June 17, 2019, 10:19:27 PM

Author Topic: 90FC's build thread  (Read 38770 times)

Offline 90FC

90FC's build thread
« on: June 05, 2010, 02:42:53 AM »
Ok so here it is, my really long build from the beginning until where it stands now (Damn, it has been almost three years since taking the car apart now...).

I bought the car in October of 2004. It was my daily driver for a while, I had a lot of fun with it, and it didn't give me very much trouble. I did some small modifications and general maintenance to it: front strut bar, cold air intake, short throw shifter, removed rear sway bar, de-powered steering rack, new brake pads, new clutch, new catalytic converter (to pass emissions), new speakers and subs. In September of 2005 my dad was backing out of his garage in his truck and did not see my car parked behind him, he hit it, bent up the driver side fender, dented part of the door, and broke the mirror. Luckily, he wasn't going fast enough to cause any structural damage to the car. So the car was then repainted blaze red (ended up being a really bad paint job).

This is what the car looked like after it was repainted. BTW, don't mind the date in the pictures, they are not correct.

At some point after buying the car, I decided to buy a LT1 engine out of a Buick Roadmaster with 120k miles on it from a junk yard. The plans were to rebuild it for a "school project" and to educate myself more about cars. That is until I found out that these engines fit into RX7s quite well, then my focus changed.

Now that this engine was going into the RX7, I needed a transmission. I was able to source a T56 with supposedly 45k miles on it for around $750. Needless to say I thought it might be a deal too good to be true, but I bought it anyway. I had it checked out by a transmission rebuild shop, and they said everything looked good, so I was happy.

Well if I was going to put this engine into an rx7 and wanted it to still handle ok, I needed it to be as light as possible. So, I bought a set of aluminum heads from a 95 firebird off of ls1tech. I then had them rebuilt and I did my own "port job" at home. It was more just smoothing out casting and gasket matching. I then reassembled them with lt4 springs from the hotcam kit I bought.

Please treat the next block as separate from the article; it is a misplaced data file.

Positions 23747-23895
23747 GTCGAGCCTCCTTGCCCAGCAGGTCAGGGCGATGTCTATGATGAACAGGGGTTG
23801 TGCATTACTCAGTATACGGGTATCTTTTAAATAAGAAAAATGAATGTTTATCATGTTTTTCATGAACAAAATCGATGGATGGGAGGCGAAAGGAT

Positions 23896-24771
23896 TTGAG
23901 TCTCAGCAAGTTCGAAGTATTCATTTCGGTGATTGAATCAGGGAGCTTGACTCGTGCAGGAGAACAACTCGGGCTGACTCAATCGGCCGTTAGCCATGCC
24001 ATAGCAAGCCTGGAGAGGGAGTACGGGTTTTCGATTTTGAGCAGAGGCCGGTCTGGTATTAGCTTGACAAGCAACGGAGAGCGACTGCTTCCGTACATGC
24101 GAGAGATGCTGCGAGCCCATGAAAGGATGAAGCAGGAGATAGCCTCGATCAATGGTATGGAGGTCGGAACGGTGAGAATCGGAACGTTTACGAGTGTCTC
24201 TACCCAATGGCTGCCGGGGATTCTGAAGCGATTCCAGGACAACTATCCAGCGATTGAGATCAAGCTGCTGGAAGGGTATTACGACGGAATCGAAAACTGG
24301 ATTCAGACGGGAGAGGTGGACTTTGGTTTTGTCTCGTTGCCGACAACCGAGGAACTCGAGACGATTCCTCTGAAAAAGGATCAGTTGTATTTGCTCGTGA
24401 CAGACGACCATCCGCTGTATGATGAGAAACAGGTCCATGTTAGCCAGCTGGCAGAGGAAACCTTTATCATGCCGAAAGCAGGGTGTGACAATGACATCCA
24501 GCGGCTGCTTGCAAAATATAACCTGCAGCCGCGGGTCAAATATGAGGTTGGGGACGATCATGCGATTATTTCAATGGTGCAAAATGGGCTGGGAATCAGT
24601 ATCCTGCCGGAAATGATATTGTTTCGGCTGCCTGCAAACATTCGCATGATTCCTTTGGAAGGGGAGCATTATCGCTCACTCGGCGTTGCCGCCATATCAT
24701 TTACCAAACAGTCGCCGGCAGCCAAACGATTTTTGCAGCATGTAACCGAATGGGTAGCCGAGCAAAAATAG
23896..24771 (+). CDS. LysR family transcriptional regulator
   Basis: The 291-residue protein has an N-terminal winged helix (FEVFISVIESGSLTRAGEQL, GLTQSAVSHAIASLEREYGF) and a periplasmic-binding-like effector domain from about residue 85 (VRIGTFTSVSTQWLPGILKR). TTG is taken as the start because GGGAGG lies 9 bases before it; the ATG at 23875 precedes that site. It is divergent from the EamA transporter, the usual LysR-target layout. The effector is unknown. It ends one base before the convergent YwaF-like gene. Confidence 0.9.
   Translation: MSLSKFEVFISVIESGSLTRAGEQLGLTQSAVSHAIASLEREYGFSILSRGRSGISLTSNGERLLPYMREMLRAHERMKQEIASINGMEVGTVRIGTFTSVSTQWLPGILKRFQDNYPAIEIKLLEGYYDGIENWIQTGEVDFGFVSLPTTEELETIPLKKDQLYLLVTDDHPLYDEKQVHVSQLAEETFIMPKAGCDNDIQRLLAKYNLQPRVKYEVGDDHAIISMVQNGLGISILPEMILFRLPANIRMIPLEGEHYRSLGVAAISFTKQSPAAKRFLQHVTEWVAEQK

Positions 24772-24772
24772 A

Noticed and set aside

Unfortunately, I don't have any pictures of the short block rebuild. But all it really needed was a hone, turned crank, rebuilt rods, new oil pump, bearings, and gaskets. I put a Hotcam in it, aluminum 1:6 ratio roller rockers, Comp Cams hardened push rods, ARP crank and rod studs, and a Cloyes double roller timing chain. The block was also cleaned up and repainted with a couple coats of POR-15 and top coated with their engine enamel.

The engine did not come with a computer, so I started researching my options. I found many people were having trouble with the optispark system, so I decided to eliminate it if possible. I came across Megasquirt, it sounded really interesting, had a lot of support, and was cheap. I ended up buying the Megasquirt II v3.0 kit for fuel management and a Ford EDIS8 waste spark system for the ignition. I assembled the Megasquirt and wiring harness myself, but I don't have any pictures of the process.

I had the LT1 harmonic balancer hub machined down and a 36-1 wheel pressed onto it.

I also had the timing chain cover welded up, and I made a bracket to mount the crank trigger sensor. I think it came out pretty good.

I polished the water pump housing up and bought a Meziere electric water pump.

Almost completely assembled. The intake, valve covers, and throttle body was painted with a couple coats of POR-15 and their engine enamel.

Well then something bad happened... In April 2007 I hit a deer. Luckily the only damage to the car was the hood, headlight cover, broken FTP lens, and a bent bumper support. I was able to get a new hood, headlight cover, and I straightened the bumper support. After that, I decided it was time to start taking the car apart.

Here is a picture of the engine coming out.